General Motors Canada has warned about 300 workers who manufacturer Chevy Equinox transmissions in St. Catharines, Ont., they will be laid off soon if the automaker and union can’t reach a new contract at the CAMI plant in Ingersoll, Ont., by the end of the week, Unifor Local 199 said.
St. Catharines Powertrain supplies CAMI with transmissions for the Equinox, but production in Ingersoll halted when 2,800 Unifor members struck the automaker late Sunday after the labour contract expired.
Unifor Local 199 Chair Tim McKinnon said GM has been running the St. Catharines line all week, stockpiling transmissions there as the strike continues in Ingersoll, about 150 kilometres away.
GM Canada didn’t immediately respond to questions about how the St. Catharines operations would be affected by the strike at CAMI.
McKinnon said about 90 per cent of the transmissions made in St. Catharines are shipped to CAMI. He estimates the factory is stocked with enough parts to continue running two shifts a day through Friday.
“But come Monday morning, there will be 300 people laid off if there is no deal [in Ingersoll],” he said.
McKinnon said his local supports the strike in Ingersoll.
“On behalf of our GM membership at Unifor Locals 222, 199 and 636, please know you have our complete support as your members are forced onto the picket lines following General Motors’ failure to bargain a new contract,” reads a letter sent to Local 88 by Unifor chapters in St. Catharines. “We are more than aware of General Motors’ tactics when it comes to their disregard for our job security.”
Local 88 says the main sticking point in the dispute is that GM Canada refuses to designate CAMI the lead Equinox plant among the automaker’s North American facilities.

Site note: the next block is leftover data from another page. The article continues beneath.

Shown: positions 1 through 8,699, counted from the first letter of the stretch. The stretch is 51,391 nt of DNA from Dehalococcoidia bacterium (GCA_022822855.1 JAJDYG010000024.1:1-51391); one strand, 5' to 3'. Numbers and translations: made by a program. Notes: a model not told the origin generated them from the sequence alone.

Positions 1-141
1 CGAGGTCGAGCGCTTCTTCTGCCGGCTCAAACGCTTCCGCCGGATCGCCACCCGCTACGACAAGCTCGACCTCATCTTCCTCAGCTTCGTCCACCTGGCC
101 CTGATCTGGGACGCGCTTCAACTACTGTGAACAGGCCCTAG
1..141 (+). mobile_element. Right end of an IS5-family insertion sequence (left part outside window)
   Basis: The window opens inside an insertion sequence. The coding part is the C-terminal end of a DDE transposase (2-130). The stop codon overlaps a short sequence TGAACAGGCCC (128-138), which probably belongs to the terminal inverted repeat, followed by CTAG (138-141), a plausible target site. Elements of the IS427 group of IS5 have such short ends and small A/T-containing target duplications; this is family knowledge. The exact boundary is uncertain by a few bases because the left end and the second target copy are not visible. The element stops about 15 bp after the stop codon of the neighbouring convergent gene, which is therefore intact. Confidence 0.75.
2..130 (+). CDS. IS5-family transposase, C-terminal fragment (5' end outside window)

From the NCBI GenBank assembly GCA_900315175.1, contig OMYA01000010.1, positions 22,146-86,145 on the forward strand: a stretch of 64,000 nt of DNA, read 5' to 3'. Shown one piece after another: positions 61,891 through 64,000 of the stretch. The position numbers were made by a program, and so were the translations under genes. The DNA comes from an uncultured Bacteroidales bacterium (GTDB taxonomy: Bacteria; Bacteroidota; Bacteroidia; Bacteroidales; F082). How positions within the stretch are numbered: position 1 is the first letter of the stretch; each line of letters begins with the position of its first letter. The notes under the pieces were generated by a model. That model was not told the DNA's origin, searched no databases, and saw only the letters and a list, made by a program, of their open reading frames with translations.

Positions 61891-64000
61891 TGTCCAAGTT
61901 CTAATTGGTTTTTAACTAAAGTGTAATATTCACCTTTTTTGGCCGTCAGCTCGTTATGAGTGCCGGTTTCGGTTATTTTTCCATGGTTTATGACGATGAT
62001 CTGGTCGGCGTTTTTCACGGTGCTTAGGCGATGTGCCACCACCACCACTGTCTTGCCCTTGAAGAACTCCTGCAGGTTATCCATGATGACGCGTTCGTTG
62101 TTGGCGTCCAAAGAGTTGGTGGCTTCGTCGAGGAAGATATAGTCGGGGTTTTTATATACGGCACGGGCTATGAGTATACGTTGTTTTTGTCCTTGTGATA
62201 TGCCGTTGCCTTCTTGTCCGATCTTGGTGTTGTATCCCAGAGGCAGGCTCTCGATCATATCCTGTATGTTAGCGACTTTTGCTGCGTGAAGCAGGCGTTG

Two plants in Mexico began assembling the Equinox in April. The crossover is built on a line alongside the Terrain at the Ramos Arizpe plant, which also builds the Chevrolet Cruze and Sonic on another line. GM’s San Luis Potosi plant also builds the Equinox, along with the Chevrolet Aveo and Trax and the GMC Terrain.
GM could ramp up production in Mexico during the strike, but by how much is unknown.
Unifor Local 88 President Dan Borthwick said there is also “shop language that needs to be addressed, economic issues that need to be addressed, but we need a lead producer letter.”
Borthwick on Wednesday said Unifor and GM Canada informally spoke over the phone again, but no progress had been made.
“We realize other people will be affected, that’s why we hope we can come to an agreement soon,” Borthwick told Automotive News Canada on Wednesday.
Canadian parts giant Magna International has already stopped shipping parts to the CAMI plant.
“Due to a strike in effect since Sept. 17 at the CAMI Automotive Inc. facility in Ingersoll, Ontario, Magna International has suspended the supply of parts to the CAMI facility,” the company said in a statement. “This suspension of supply to CAMI affects the output at a few Magna facilities in Ontario.”
Magna wouldn’t say how many facilities are affected or whether its employees are still being asked to report to work.